Cape Town - The driver whose two passengers were killed in a Waterfront crash in 2012 is set to plead guilty to charges of culpable homicide and reckless and negligent driving.

Jacobus Austin appeared in the Cape Town Magistrate’s Court to report that his plea bargain application had been rejected by the Director of Public Prosecutions. Instead of negotiating his sentence, he will be at the mercy of the court when he pleads guilty.

Austin’s passengers were Georgina Moreland, 19, who was killed instantly, and Rohan Roodt, 22, who died in hospital of his injuries.

On Thursday, there was chaos outside the court as his family reacted violently to photographers, his father even throwing coffee at some of them.

Austin’s attorney, William Booth, said he hoped his client would receive a suspended sentence with correctional supervision, involving house arrest and community service.

But Western Cape Transport MEC Robin Carlisle, who came to court in support of the victims, said harsher sentences were needed in culpable homicide cases. “Without jail consequences the whole thing’s a farce. I don’t think people understand the extreme trauma attached to losing someone on the road.”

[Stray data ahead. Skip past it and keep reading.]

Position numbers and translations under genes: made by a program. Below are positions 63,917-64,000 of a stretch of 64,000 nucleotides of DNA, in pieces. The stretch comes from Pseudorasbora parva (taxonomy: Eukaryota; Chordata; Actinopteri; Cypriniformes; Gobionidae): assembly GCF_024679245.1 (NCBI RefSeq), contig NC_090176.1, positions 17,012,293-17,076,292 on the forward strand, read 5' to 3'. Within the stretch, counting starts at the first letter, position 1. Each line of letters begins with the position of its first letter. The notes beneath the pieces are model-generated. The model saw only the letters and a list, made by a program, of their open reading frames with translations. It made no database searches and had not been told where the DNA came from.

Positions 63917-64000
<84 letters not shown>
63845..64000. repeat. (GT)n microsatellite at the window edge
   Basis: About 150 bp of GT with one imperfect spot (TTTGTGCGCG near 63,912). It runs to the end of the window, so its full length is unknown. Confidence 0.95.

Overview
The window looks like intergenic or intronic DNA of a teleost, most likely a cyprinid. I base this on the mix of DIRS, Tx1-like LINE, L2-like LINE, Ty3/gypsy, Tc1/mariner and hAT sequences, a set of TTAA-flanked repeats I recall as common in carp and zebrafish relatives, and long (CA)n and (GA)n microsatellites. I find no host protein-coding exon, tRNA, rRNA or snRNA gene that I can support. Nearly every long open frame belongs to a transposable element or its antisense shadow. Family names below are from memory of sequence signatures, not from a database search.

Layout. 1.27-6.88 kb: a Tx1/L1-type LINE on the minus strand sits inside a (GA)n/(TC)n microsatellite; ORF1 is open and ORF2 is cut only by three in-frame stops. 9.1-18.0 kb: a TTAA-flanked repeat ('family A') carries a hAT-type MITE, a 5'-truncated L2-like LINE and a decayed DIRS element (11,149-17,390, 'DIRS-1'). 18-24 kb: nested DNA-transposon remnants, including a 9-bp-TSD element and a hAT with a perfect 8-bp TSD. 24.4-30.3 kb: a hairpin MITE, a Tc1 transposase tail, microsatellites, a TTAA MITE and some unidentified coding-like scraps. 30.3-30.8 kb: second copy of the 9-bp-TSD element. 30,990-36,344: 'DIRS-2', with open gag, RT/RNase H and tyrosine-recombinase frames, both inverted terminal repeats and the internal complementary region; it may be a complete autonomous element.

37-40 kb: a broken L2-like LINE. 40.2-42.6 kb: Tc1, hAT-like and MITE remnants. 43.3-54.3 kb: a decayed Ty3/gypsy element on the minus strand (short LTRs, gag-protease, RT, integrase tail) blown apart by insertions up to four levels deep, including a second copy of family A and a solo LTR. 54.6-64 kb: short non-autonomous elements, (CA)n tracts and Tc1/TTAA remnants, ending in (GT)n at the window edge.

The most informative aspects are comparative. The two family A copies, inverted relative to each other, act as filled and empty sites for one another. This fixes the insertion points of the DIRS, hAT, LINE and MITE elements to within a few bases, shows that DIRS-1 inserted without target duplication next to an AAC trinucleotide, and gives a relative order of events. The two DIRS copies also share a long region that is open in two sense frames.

On December 9, 2012, at 2.40am, Georgina had been out partying with her girlfriends.

It had started at Tiger Tiger in Claremont, then moved to Dizzy’s in Camps Bay and on to Shimmy Beach Club at the Waterfront. Georgina and her friends were heading back to Dizzy’s when they split up, and she got into a car with cousins Austin and Roodt.

Austin lost control of his new BMW on Dock Road near the One&Only hotel. The tyres left black skidmarks on the tar, leading up to the tree that smashed the car to pieces. Georgina was flung on to the road.

Georgina’s family has battled to come to terms with her death. Mother Louise Raynor, a conveyancing attorney, takes the long way round to visit clients at the Waterfront to avoid the bend where her daughter died.

At home in Camps Bay, Georgina’s bedroom has been left untouched, while the lives of her mother and older sister Carla have changed completely. “Life is quiet now,” said Carla.


The family don’t plan on attending any of the hearings when Austin’s case returns to court on 8 April.

“I don’t believe the outcome will bring any closure,” said Louise. “There’s no closure when you’ve lost the love of your life.”

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Cape Argus